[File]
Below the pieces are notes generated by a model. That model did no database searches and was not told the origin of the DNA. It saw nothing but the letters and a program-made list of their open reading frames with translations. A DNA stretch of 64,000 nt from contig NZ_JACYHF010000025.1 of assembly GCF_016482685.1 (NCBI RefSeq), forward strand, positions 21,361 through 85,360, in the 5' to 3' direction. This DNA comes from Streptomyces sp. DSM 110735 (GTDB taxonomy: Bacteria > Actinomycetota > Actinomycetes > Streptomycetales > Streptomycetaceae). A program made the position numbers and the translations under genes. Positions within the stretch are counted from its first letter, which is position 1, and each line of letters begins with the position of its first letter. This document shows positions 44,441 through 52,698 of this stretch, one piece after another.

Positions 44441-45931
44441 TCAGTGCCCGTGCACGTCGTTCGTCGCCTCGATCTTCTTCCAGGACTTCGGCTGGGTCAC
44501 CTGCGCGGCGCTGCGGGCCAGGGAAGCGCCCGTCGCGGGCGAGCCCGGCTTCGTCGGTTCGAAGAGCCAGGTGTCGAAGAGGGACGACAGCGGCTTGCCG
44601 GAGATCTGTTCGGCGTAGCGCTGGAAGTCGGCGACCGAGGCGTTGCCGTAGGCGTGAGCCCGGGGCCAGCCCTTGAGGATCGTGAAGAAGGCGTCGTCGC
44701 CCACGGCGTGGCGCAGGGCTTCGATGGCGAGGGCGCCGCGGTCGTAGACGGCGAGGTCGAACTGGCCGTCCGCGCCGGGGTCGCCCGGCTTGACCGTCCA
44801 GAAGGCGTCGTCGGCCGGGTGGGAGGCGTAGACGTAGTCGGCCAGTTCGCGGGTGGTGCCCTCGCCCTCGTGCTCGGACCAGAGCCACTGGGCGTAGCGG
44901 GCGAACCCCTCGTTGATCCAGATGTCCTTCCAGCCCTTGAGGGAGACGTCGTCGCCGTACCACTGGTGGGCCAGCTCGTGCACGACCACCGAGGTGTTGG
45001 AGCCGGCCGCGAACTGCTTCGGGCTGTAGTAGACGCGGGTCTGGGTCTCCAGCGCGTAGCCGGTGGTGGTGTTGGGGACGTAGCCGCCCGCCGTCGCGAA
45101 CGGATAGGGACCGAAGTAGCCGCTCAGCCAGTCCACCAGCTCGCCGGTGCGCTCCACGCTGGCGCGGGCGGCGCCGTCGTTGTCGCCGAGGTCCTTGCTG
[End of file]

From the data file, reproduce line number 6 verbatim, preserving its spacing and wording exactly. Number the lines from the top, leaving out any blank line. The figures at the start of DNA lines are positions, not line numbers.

44701 CCACGGCGTGGCGCAGGGCTTCGATGGCGAGGGCGCCGCGGTCGTAGACGGCGAGGTCGAACTGGCCGTCCGCGCCGGGGTCGCCCGGCTTGACCGTCCA